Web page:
A heated political environment makes substantive discussion on the issue impossible
“Maybe it does need to be repealed. But first there needs to be a calm conversation about what would happen if it is. The last thing anyone but trial lawyers want is to open the door for a flood of content-related litigation or government speech control.” — Christian Trejbal, Seattle Times
The law was never intended to grant tech firms wholesale immunity
“What was originally understood to be a privilege granted for reasonable content moderation has become judicially contorted, stretched into a bulletproof immunity that protects these companies from all manner of misdeeds.” — Rachel Bovard, USA Today
There’s a lot of room for a middle ground between repeal and doing nothing
“What is necessary is not a simple ‘repeal’ of Section 230, but an approach that recognizes that (1) social media platforms are not publishers in the ordinary sense and (2) social media platforms should no longer have anything close to blanket immunity for what appears on their platforms.” — Cass R. Sunstein, Bloomberg
Protections provided by the law must be made narrower
“Although monitoring the content posted by users is important, the federal government must guarantee that it is not shielding those who shield the public from each other's thoughts and ideas.” — Will Chamberlain, Newsweek
The incentives that Section 230 creates need to be addressed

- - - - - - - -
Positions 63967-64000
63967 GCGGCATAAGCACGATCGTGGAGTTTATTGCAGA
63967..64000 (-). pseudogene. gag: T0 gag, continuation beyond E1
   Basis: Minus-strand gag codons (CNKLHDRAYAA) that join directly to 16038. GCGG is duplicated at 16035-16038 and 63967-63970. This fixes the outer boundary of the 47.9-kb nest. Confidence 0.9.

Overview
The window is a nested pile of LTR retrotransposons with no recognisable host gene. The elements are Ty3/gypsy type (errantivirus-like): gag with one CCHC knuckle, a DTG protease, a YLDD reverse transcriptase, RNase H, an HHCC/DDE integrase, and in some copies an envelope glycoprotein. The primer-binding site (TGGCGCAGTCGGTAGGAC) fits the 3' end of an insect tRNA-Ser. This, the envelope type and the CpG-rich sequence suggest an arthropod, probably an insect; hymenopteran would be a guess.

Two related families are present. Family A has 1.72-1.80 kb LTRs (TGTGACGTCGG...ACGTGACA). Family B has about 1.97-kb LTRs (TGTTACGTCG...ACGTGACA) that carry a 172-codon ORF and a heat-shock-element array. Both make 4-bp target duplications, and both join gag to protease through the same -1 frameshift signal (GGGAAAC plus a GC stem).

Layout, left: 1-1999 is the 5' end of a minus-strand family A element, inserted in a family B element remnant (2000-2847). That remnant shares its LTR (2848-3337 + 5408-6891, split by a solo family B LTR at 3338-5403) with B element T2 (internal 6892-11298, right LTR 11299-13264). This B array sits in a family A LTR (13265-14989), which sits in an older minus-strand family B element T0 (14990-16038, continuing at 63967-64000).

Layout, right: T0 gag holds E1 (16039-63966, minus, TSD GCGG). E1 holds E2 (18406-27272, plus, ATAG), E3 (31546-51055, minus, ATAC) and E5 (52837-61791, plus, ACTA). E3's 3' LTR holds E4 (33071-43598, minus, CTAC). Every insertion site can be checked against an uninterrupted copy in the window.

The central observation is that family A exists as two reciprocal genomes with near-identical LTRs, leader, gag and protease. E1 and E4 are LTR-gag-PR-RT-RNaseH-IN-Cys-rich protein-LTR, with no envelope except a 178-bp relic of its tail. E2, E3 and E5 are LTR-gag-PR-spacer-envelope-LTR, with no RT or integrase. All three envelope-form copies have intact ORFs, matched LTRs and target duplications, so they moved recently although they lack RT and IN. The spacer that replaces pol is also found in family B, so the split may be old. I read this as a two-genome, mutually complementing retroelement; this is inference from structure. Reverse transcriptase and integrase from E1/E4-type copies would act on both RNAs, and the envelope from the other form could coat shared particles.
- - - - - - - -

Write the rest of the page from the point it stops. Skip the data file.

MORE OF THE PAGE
“While Section 230 was intended to limit the platforms’ responsibility for bad content, the courts have also perversely interpreted it as providing protection for commercial decisions to elevate and push stories to users. This allows Google and Facebook to focus on user engagement to the exclusion of everything else, including content quality and user well-being.” — David Chavern, Wired
The internet can’t thrive without Section 230
“It’s no understatement to say that without those protections, we wouldn’t have the robust online public forums that we all enjoy, loathe or avoid. Section 230 created a safe zone in which social media flourished.” — Christian Trejbal, Seattle Times
Repealing Section 230 would lead to more censorship, not less
“By legally insulating online businesses, Section 230 has encouraged innovation and growth. Without the law, new internet companies would have more difficulty getting aloft, while established platforms would block many more posts in response to heightened litigation risks. Pointed political debate might get removed, and free expression would be constricted.” — Paul M. Barrett, MIT Technology Review
Repealing Section 230 would make social media behemoths even more powerful
“Google, Facebook and Twitter are likely to survive any change to Section 230 that Congress passes. … Future legislation to erode Section 230 might do nothing more than further harden Facebook and Google from meaningful competition.” — Elliot Harmon, New York Times
GOP complaints about Section 230 are pure political theater
“Let’s say the quiet part out loud for once: Republican lawmakers don’t really care about Section 230 of the Communications Decency Act. They also don’t believe social media platforms are intentionally limiting conservative voices. It’s all a ruse. A game.” — Jared Schroeder, The Hill
Section 230 isn’t the real issue
“Whether the tech platforms are making fair, unbiased moderation decisions about what content reaches millions of people is the wrong question to ask. Instead, Congress and the American people should ask why we are allowing Big Tech that power in the first place. We must drastically deconcentrate control over speech so that any single company’s bias or business model cannot have a sizable impact on public discourse.” — Sally Hubbard, CNN